In North Carolina, up to 100 charter schools are permitted to operate and they do so separately from any school district. Their funding is based on the average dollar equivalent of the state and local resources received by the districts from which students come. For example, if a charter school serves two students, one who comes from District A and one who comes from District B, and if in District A the average state allotment is $5,300 and the average local revenue is $1,800 and in School District B the average state allotment is $6,200 and the average local revenue is $1,400, then the charter school would collect $7,100 from District A on behalf of one student and $7,600 from District B on behalf of the second student, regardless of whether the need of each student matched the average need of the districts from which they came.
(From the APA Public School Funding Study of 2010)
An Argument for Maintaining the Cap on Charter Schools:
Reasons Not to Lift the Charter School Cap:
- The research on charter schools in North Carolina is spotty and doesn’t support the premise that they have been innovative or that they have enhanced student performance at or above the levels of K-12 traditional schools. We do not hear any government officials or education leaders clamoring for traditional public schools to emulate the programs or efforts of charter schools.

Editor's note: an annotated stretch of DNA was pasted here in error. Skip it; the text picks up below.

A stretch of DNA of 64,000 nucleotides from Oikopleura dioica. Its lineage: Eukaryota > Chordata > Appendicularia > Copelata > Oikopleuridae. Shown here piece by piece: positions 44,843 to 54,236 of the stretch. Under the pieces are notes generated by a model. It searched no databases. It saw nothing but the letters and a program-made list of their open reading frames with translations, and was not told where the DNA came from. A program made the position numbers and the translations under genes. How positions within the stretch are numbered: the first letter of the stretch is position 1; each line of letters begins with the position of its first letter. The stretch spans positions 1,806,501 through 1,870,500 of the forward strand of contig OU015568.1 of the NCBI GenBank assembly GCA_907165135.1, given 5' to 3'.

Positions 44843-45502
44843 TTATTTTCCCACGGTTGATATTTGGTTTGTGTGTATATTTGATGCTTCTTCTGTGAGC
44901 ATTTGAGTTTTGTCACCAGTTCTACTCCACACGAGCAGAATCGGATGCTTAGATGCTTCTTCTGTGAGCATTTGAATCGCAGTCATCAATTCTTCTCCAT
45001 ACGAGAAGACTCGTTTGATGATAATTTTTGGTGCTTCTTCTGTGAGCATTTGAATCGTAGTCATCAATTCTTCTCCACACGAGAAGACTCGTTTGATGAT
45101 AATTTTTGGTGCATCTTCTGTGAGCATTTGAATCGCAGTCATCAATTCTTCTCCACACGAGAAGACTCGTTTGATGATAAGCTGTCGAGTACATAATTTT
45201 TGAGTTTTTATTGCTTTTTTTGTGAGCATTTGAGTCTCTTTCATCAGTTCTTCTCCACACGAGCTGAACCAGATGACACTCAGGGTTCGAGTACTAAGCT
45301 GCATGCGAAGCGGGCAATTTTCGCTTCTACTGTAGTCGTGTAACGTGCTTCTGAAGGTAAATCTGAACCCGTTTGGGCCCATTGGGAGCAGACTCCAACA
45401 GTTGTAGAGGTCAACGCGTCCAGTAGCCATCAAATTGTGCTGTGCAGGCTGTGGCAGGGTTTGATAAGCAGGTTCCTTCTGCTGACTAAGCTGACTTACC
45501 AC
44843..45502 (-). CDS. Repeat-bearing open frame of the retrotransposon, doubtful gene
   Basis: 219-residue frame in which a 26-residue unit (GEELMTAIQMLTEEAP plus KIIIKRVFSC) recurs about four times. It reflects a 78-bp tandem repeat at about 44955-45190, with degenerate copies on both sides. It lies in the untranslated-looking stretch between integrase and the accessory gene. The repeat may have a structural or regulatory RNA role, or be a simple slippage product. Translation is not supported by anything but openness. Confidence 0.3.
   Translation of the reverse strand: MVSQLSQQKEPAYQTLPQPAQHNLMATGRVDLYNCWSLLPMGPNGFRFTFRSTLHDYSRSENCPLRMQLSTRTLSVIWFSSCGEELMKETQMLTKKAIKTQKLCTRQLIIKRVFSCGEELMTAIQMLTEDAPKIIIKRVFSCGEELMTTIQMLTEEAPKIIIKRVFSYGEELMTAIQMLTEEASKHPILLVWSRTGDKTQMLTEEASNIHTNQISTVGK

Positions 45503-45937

- The return of students from charter schools to traditional public schools is significant, and if these re-entries occur mid-year, there are no ADM funds that follow the child to the traditional school and therefore, the limited and often insufficient public school resources are further strained.
- The charter school population typically does not reflect the same level of diversity that exists in traditional K-12 schools and often is not truly reflective of the surrounding community. (Special Education students, Latino students, students with discipline problems, etc. are not well represented in charters.)
- Charter school records and other information has not been as readily available to the public as is required of traditional K-12 schools, although these are public schools.
- Expansion of charters should not occur until we can determine how to eliminate the politics surrounding their creation and change charters from being a competitor of traditional public schools into being a true alternative for students not succeeding in the traditional setting.
- Charter schools should be held to all the same standards as traditional public schools, and until the requirements are better balanced for both types of schools, expansion of charters should not occur.
The above was prepared by the North Carolina Association of School Administrators and can be found on the NCASA Website; January 2008
Evaluation of North Carolina’s Charter Schools
The following report examines North Carolina’s charter school program and urges the state to retain the current cap of 100 charter schools until it has five years of data that can clearly prove the worth of what the authors call the state’s “charter school experiment.” The analysis focuses on the issues of academic performance, racial diversity, and financial management and governance. In addition to retaining the cap, the authors recommend that the state’s Board of Education not grant any more charters for schools that target a narrow ethnic or racial population.